I would really like some advice here, to give some background info I am working with inserting Message Tracking logs from Exchange 2007 into SQL. As we have millions upon millions of rows per day I am using a Bulk Insert statement to insert the data into a SQL table.

In fact I actually Bulk Insert into a temp table and then from there I MERGE the data into the live table, this is for test parsing issues as certain fields otherwise have quotes and such around the values.

This works well, with the exception of the fact that the recipient-address column is a delimited field seperated by a ; character, and it can be incredibly long sometimes as there can be many email recipients.

I would like to take this column, and split the values into multiple rows which would then be inserted into another table. Problem is anything I am trying is either taking too long or not working the way I want.

Take this example data:

message-id                                              recipient-address
2D5E558D4B5A3D4F962DA5051EE364BE06CF37A3A5@Server.com   user1@domain1.com
E52F650C53A275488552FFD49F98E9A6BEA1262E@Server.com     user2@domain2.com
4fd70c47.4d600e0a.0a7b.ffff87e1@Server.com              user3@domain3.com;user4@domain4.com;user5@domain5.com

I would like this to be formatted as followed in my Recipients table:

message-id                                              recipient-address
2D5E558D4B5A3D4F962DA5051EE364BE06CF37A3A5@Server.com   user1@domain1.com
E52F650C53A275488552FFD49F98E9A6BEA1262E@Server.com     user2@domain2.com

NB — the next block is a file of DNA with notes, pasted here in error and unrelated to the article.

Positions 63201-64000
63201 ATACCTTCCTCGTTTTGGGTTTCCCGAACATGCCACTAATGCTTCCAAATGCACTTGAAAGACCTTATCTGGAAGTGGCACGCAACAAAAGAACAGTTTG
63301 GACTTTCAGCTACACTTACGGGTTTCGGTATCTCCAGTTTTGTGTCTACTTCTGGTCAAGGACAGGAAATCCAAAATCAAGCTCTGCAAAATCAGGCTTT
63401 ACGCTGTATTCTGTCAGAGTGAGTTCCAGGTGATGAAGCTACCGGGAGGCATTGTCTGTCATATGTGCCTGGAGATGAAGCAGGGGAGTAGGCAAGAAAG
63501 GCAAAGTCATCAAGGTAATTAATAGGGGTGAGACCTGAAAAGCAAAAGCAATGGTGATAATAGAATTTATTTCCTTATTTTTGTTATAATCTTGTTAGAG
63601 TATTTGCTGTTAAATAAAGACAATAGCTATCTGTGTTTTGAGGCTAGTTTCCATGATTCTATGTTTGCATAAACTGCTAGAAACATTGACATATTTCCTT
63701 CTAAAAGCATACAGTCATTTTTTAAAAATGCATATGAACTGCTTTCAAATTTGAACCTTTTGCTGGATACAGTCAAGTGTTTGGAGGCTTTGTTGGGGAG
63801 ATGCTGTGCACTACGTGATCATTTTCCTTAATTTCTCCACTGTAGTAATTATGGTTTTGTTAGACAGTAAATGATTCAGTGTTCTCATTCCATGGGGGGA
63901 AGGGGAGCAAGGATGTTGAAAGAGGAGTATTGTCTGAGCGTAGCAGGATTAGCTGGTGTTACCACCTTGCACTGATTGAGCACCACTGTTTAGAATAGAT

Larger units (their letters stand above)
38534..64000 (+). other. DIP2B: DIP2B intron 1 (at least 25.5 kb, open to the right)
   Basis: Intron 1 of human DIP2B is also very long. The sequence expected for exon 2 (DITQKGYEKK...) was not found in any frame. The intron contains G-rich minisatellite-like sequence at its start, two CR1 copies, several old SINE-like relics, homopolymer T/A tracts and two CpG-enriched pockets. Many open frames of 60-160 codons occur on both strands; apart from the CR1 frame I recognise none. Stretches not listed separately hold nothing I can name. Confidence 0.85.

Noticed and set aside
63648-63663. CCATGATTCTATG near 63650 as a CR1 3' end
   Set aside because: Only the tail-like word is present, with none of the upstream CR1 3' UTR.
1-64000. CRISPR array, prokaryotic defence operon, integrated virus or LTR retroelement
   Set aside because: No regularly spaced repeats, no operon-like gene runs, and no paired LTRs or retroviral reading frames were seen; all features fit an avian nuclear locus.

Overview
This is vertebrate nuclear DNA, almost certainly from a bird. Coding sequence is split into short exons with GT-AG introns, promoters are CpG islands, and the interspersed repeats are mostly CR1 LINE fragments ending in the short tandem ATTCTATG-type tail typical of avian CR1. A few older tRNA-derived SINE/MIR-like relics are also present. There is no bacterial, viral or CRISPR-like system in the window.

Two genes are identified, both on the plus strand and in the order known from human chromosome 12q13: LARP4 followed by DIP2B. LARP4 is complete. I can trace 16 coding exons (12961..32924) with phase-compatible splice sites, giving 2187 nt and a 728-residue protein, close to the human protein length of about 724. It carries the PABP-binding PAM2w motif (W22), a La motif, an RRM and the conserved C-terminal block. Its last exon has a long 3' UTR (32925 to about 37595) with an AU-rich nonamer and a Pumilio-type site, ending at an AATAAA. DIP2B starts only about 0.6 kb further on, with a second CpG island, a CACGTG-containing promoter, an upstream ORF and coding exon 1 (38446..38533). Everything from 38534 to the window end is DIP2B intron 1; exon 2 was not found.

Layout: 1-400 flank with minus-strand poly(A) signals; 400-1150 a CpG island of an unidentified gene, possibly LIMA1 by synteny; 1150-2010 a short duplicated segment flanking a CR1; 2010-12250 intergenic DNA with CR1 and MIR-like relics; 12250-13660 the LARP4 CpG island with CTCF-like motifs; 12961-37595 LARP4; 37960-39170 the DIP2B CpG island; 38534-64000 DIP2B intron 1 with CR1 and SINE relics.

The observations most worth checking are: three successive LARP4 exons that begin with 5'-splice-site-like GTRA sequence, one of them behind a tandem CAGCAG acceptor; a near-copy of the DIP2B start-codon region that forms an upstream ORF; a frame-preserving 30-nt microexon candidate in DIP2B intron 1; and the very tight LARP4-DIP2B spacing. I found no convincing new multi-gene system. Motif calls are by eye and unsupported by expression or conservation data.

4fd70c47.4d600e0a.0a7b.ffff87e1@Server.com              user3@domain3.com
4fd70c47.4d600e0a.0a7b.ffff87e1@Server.com              user4@domain4.com
4fd70c47.4d600e0a.0a7b.ffff87e1@Server.com              user5@domain5.com

Does anyone have any ideas about how I can go about doing this?

I know PowerShell pretty well, so I tried in that, but a foreach loop even on 28K records took forever to process, I need something that will run as quickly/efficiently as possible.


  • I think you should put you three result in a table using a split function Look at this : stackoverflow.com/questions/314824/… And after that you can manage to join your split data on you other table to get your result
    – GregM
    Jun 13, 2012 at 15:22

4 Answers 4


If you are on SQL Server 2016+

You can use the new STRING_SPLIT function, which I've blogged about here, and Brent Ozar has blogged about here.

SELECT s.[message-id], f.value
  FROM dbo.SourceData AS s
  CROSS APPLY STRING_SPLIT(s.[recipient-address], ';') as f;

If you are still on a version prior to SQL Server 2016

Create a split function. This is just one of many examples out there:

CREATE FUNCTION dbo.SplitStrings
    @List       NVARCHAR(MAX),
    @Delimiter  NVARCHAR(255)
        Item FROM (SELECT Number, Item = LTRIM(RTRIM(SUBSTRING(@List, Number, 
        CHARINDEX(@Delimiter, @List + @Delimiter, Number) - Number)))
    FROM (SELECT ROW_NUMBER() OVER (ORDER BY s1.[object_id])
        FROM sys.all_objects AS s1 CROSS APPLY sys.all_objects) AS n(Number)
    WHERE Number <= CONVERT(INT, LEN(@List))